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Volume 24 No. 117

Leagues and Governing Bodies

The LPGA starting this week will "enforce a dress code policy that cracks down on athletic wear," according to Ashley Mayo of GOLF DIGEST. In a July 2 email to tour players, LPGA player President Vicki Goetze-Ackerman "outlined a list of items that will no longer be allowed." Plunging necklines, joggers and leggings -- unless under a skort or shorts -- are "not allowed." The length of skirt, skort and shorts must be "long enough to not see your bottom area." The email noted appropriate attire also "should be worn to pro-am parties." The harsh language "begs the question" of which LPGA player "began dressing offensive enough to drive the implementation of this new policy?" Goetze-Ackerman's email also explained it is an LPGA player's "job" to notify her clothing sponsors of this new policy, and that "penalties for violating the dress code will be a $1,000 [fine] and it will double with each offense." Mayo noted in an era when "Instagram 'golf babes' are dressing more provocative than ever," perhaps the LPGA is "trying to set an entirely different tone in an effort to command respect and separate itself as a highly different, more professional product" (, 7/14).'s Kevin Cunningham wrote the news is "surprising coming from the LPGA because that Tour has often [led] the way in making the game exciting to young players and fans" (, 7/14).

MLB Commissioner Rob Manfred is "determined to alter the sport in ways that should make it more attractive to the next generation of fans, along with the critically important television audience," according to David Lennon of NEWSDAY. But his "growing frustration" with the MLBPA, which has "filibustered Manfred’s most recent efforts, was evident" at last week's All-Star Game. As other pro sports leagues "continue to tailor their game to the changing times, Manfred finds himself stuck with the status quo" in '17. The evolution of MLB "continues to move at a glacial pace, just like the playing of the sport itself" (NEWSDAY, 7/17). Orioles 3B Manny Machado, who attended the ASG festivities in Miami though was not on the AL roster, said the game was "a little boring to watch." Machado: "I don’t know how people go out there and watch games. Now I know why sometimes people don’t come to games." In DC, Samantha Pell noted Machado is "hardly the first" MLBer to "call out baseball’s lack of intrigue from a fan perspective," as players like Nationals RF Bryce Harper have also done so (, 7/15).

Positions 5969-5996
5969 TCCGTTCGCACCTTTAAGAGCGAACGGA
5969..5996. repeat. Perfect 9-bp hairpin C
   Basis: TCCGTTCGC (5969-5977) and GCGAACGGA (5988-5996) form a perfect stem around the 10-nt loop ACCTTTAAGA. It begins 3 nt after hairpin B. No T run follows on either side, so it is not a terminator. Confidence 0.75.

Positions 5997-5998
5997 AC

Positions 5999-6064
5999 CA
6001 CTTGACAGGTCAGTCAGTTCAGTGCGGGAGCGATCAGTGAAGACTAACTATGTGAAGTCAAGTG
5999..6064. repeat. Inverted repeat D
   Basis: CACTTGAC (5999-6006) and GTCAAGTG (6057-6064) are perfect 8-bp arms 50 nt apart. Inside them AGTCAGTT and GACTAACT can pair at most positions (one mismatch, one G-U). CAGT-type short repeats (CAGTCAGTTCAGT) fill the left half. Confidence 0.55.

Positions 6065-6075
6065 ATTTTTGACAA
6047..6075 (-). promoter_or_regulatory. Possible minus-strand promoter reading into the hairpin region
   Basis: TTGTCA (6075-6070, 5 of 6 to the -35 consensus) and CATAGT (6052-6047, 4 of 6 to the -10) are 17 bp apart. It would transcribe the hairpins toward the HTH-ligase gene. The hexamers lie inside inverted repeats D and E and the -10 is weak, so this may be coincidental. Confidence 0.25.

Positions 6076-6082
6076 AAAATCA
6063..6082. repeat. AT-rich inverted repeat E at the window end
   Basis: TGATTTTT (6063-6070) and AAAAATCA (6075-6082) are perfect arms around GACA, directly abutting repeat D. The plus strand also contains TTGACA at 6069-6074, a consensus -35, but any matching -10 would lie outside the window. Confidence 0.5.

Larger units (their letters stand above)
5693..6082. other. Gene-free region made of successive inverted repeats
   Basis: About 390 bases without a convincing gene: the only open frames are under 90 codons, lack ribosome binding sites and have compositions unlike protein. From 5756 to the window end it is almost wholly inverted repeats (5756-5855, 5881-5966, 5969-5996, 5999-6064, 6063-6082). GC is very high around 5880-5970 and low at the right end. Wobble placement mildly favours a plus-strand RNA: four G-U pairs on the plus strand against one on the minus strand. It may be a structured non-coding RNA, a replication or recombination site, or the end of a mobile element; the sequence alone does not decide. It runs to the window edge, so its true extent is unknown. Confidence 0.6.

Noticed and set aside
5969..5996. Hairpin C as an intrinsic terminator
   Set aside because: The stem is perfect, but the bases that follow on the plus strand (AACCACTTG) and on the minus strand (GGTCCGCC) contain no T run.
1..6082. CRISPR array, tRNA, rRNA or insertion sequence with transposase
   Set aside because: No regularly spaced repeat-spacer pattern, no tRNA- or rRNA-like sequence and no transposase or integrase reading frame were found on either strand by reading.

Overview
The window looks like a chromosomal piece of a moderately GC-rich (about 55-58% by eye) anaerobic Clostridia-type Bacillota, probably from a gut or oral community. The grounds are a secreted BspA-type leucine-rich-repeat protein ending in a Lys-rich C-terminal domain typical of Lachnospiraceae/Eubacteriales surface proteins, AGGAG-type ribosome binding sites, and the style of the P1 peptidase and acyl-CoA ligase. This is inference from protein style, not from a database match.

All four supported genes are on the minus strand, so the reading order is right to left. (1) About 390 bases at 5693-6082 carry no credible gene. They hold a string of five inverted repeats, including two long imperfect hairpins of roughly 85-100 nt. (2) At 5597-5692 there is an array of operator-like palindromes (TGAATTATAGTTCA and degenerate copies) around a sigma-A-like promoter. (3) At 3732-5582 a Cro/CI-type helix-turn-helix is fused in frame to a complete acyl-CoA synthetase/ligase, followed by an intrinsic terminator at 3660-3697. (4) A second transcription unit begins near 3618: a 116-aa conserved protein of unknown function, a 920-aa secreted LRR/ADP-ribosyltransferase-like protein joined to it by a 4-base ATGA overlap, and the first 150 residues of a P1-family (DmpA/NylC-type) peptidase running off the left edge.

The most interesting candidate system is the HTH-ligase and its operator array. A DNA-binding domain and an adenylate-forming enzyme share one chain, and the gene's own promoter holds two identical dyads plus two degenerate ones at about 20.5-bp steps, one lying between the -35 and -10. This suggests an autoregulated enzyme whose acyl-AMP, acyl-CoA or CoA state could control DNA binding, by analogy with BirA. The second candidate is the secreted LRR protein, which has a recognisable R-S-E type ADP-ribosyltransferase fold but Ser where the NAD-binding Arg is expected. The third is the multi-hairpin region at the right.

: In Chicago, Paul Sullivan wrote the "good news for baseball is ratings were up" for the ASG, though "only slightly over last year's record low." The "bad news" is the ASG was beaten in the ratings by NBC's "America's Got Talent," meaning "more people were tuned into Howie Mandel and Heidi Klum" than Yankees RF Aaron Judge and Harper. MLB may "consider itself the national pastime, but one of its biggest events was far from Must-See TV." The Home Run Derby is "almost as popular" as the ASG itself, and "inadvertently may have led to the exodus of bored and anxious fans in Tuesday night's game." Meanwhile, some longtime MLB reporters were "in agreement that Miami seemed ill-prepared to host the All-Star Game, from security mixups to long concession lines and right down to the confused operators of the main video board." Sullivan: "The Marlins treated it like it was just another sparsely attended regular-season game" (CHICAGO TRIBUNE, 7/15). SPORTSBUSINESS JOURNAL's Eric Fisher writes "signs of weakness among South Florida fans abounded" at the ASG. Many corporate sponsors and business partners "grumbled about the transportation logistics of getting in and out of Marlins Park, getting to other All-Star events in Miami and South Beach, as well as the ongoing renovations to the Miami Beach Convention Center where FanFest was held." Topps Dir of New Product Development  & e-commerce Marketplace Jeff Heckman said, "There were definitely fewer people at FanFest, and sales there for us. All in all, it was a pretty underwhelming experience" (SPORTSBUSINESS JOURNAL, 7/17 issue). In Boston, Dan Shaughnessy wrote it was "amusing and a little sad to watch Fox and MLB do handstands Tuesday night in an effort to make baseball great again." The "tidy, low-scoring All-Star Game sometimes felt like a desperate plea to support the erstwhile national pastime." Shaughnessy: "Everyone seemed to be saying, 'Please like us. Please come back to baseball'" (BOSTON GLOBE, 7/14).